Nimodipine is a dihydropyridine calcium channel blocker that was originally developed for the treatment of high blood pressure. Post stroke cerebral vasospasm is now the main indication for Nimodipine usage with dosages used of up to 540mg per day. It is also sometimes used to improve cognitive function in dementia patients and to lessen the pain associated with cancer.
Nimodipine’s possible symptom effects on ME patients
Nimodipine’s primary usage in ME patients is to improve blood flow in the brain.
Nimodipine may secondarily:
- Increase energy levels
- Increase exercise tolerance
- Improve mental clarity
- Improve orthostatic hypotension
- Improve migraines
Dr. Goldstein performed a study to compare the SPECT scans of CFS patients prior to and post Nimodipine treatment. He found Nimodipine improved patients’ SPECT scans.
Verapamil, another channel blocker that works through an alternate method to Nimodipine, was studied in 25 CFS patients. It improved the patients’ immune systems and memory while reducing fatigue and pain.
ME/CFS Specialists’ opinions on Nimodipine
The Canadian ME/CFS Guidelines suggests the use of Nimodipine as it acts “primarily on the cerebral circulation. Improves mental clarity in some but not all patients with ME, but may also have a global effect to increase relaxation, reduce fatigue, decrease tender points, and improve exercise tolerance. Common side-effects include hypotension, nausea, headache, bradycardia, skin rash, and peripheral edema. Start with 30 mg. Check effect on blood pressure. Gradually increase to 60 mg twice a day as tolerated.”
Dr. Mason Brown has seen many of his ME/CFS patients improve with Nimodipine usage. He writes, “Nimodipine helps twenty per cent (of ME/CFS patients) very quickly, another twenty per cent over six months, and all others to varying degrees over a period of time.” He improved his own health to 95% with Nimodipine usage as a treatment for his ME/CFS. He states “The work of nimodipine is at least fourfold: to release the backlog of neurotoxins and waste products from the brain, to open up the brain circulation, to allow in oxygen and nutrients to enter and to help cognitions, pineal, hypothalamic, and pituitary function.”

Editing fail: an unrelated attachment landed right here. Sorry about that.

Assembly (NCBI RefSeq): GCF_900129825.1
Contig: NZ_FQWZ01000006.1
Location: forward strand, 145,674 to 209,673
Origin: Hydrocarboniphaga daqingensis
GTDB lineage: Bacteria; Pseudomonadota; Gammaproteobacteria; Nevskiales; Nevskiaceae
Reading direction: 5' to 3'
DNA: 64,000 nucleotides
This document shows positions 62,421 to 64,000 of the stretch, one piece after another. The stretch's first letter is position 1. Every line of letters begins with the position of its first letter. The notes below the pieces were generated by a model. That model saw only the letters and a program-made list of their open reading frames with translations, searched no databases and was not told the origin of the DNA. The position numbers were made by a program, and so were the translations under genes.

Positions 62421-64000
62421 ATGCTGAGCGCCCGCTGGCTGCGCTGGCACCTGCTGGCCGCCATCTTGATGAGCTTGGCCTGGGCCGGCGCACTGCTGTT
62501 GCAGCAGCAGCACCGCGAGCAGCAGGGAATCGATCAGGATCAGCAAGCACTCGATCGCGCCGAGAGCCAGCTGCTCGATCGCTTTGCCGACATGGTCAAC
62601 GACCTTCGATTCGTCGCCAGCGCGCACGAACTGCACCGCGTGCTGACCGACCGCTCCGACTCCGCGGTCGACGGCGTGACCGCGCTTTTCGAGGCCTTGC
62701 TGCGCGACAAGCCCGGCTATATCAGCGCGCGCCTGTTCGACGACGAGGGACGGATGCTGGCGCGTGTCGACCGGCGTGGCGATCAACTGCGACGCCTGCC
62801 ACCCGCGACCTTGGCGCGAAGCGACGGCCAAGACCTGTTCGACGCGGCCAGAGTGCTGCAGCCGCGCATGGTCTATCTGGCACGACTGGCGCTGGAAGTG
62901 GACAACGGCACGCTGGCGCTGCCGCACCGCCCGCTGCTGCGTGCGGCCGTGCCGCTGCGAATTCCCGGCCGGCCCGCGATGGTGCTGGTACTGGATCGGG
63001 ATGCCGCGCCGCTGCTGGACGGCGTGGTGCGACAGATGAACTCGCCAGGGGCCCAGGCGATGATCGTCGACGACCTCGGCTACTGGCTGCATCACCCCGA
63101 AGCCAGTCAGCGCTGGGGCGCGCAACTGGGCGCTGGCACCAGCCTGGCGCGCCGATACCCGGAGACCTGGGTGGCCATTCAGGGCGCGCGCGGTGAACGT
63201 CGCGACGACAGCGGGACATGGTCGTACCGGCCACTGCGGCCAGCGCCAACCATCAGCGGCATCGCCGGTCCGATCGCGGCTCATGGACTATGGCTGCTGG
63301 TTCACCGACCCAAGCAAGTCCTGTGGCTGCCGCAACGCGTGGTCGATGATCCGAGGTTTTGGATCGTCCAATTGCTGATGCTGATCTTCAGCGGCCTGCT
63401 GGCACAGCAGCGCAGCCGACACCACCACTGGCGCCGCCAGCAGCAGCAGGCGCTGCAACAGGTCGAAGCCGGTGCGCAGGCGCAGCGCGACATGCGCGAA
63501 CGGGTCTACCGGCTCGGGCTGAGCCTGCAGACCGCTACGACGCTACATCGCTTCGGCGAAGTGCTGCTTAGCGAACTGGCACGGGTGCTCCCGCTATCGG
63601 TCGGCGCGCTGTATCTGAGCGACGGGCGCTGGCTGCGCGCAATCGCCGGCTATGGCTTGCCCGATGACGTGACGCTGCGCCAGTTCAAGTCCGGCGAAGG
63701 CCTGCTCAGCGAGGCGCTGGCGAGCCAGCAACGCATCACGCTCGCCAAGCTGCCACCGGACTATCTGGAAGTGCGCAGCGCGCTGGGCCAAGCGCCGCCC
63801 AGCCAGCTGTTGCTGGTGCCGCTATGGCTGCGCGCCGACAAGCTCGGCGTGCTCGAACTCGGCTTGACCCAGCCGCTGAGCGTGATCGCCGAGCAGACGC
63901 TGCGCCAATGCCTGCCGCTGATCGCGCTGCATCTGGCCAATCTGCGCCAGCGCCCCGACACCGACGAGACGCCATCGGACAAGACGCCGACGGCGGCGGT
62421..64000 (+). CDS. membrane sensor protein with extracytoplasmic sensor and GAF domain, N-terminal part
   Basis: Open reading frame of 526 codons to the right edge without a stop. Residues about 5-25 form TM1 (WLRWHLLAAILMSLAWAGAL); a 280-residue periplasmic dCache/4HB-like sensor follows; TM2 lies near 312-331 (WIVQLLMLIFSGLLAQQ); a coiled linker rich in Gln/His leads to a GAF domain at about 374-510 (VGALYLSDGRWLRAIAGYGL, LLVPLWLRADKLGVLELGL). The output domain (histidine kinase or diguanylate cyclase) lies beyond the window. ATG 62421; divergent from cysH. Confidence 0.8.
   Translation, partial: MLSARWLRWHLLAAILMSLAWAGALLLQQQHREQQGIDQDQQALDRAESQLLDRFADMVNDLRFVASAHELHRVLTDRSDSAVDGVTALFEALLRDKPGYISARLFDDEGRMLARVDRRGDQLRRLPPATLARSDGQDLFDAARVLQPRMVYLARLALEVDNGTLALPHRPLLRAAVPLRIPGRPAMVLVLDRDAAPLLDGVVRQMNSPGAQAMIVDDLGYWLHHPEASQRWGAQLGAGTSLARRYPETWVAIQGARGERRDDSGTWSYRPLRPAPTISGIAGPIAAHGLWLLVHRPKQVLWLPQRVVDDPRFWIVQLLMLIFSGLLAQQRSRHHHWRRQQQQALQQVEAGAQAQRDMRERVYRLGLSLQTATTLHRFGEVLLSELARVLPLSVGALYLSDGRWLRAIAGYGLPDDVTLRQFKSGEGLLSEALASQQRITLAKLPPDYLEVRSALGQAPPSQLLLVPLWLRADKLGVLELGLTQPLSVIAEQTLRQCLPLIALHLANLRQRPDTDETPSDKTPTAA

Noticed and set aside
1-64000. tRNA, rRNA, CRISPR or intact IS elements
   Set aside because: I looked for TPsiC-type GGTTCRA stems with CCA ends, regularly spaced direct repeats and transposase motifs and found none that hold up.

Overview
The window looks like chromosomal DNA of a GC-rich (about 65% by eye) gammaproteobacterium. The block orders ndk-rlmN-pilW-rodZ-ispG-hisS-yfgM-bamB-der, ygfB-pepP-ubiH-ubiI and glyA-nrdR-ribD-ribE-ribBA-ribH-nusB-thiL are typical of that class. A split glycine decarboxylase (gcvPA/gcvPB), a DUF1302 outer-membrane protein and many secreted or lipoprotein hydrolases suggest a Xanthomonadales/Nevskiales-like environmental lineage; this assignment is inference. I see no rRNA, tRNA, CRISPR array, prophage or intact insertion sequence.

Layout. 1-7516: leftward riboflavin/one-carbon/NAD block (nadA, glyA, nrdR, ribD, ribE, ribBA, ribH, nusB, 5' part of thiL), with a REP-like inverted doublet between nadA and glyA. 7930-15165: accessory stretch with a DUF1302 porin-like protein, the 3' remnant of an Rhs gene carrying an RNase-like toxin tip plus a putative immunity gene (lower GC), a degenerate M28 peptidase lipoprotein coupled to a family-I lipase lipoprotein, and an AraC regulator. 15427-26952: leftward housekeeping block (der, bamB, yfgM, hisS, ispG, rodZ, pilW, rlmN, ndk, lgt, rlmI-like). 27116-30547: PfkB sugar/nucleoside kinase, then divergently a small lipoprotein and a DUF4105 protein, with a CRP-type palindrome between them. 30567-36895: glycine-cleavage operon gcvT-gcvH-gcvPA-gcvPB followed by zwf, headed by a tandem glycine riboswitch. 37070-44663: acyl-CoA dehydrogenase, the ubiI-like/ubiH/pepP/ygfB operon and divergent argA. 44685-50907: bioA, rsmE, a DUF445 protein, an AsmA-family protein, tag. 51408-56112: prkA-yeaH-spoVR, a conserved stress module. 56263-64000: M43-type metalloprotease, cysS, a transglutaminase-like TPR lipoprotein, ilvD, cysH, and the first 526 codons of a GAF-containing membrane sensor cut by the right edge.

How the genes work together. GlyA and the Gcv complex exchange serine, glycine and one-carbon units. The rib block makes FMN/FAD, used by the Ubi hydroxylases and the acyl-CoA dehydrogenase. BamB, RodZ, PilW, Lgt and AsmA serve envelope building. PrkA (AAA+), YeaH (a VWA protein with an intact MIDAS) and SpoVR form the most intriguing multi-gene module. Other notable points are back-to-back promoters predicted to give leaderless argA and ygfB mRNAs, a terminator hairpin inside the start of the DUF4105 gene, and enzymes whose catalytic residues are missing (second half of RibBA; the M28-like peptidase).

Dr. J. Goldstein, now retired, specialized in the treatment of ME patients in California. He used Nimodipine as a primary treatment for M.E. and has called it “one of the most useful treatments for ME/CFS and Fibromyalgia.” He also writes, “About 40% of CFS/FM patients taking nimodipine experience relaxation, increased energy, a decrease in tender point sensitivity, improved exercise tolerance, and enhanced mental clarity…. Nimodipine has been shown to release dopamine, serotonin, and acetylcholine…. Tolerance does not develop to the vasodiliatory effects of nimodipine, but sometimes does to its amelioration of CFS/FM symptoms.” He recommends taking 30mg to 60mg 3 times a day.
Dr. J. Teitlebaum suggests that CFS patients take 30 mg of Nimodipine 1 to 4 times a day.
A report of accounts of Nimodipine usage in 13 ME patients found four of them did not receive any benefit. The other nine all had improved mental clarity or general functioning; half of them achieved functioning of 50% to 100%.
The FDA has classified the side effects of Nimodipine based on doses every four hours, with each dose being 90mg (far higher than the recommended ME/CFS dose.) Based on this classification, less than 1% of the group experienced adverse effects. The most common side effects of oral Nimodipine are dizziness, light-headedness, flushing or swelling of the ankles/feet. Some patients with severe ME start with 1/16th of a tablet of Nimodipine to attempt to mitigate side effects. Grapefruit juice should not be consumed while taking Nimodipine as it may elevate blood levels of the drug.
Dr. Chaudhuri and Professor Behan from Glasgow found many of their ME patients on Nimodipine to experience hypotension. They concluded that it partially improved patients’ myalgia however the high incidence of hypotension caused them to cease using the drug.
Nimodipine is a prescription drug that is fairly expensive. It also has many drug interactions. A similar treatment to Nimodipine, that some patients may prefer for various reasons, is called ‘Nifedipine.’ Discuss the potential positives and negatives of Nimodipine with your doctor before taking it.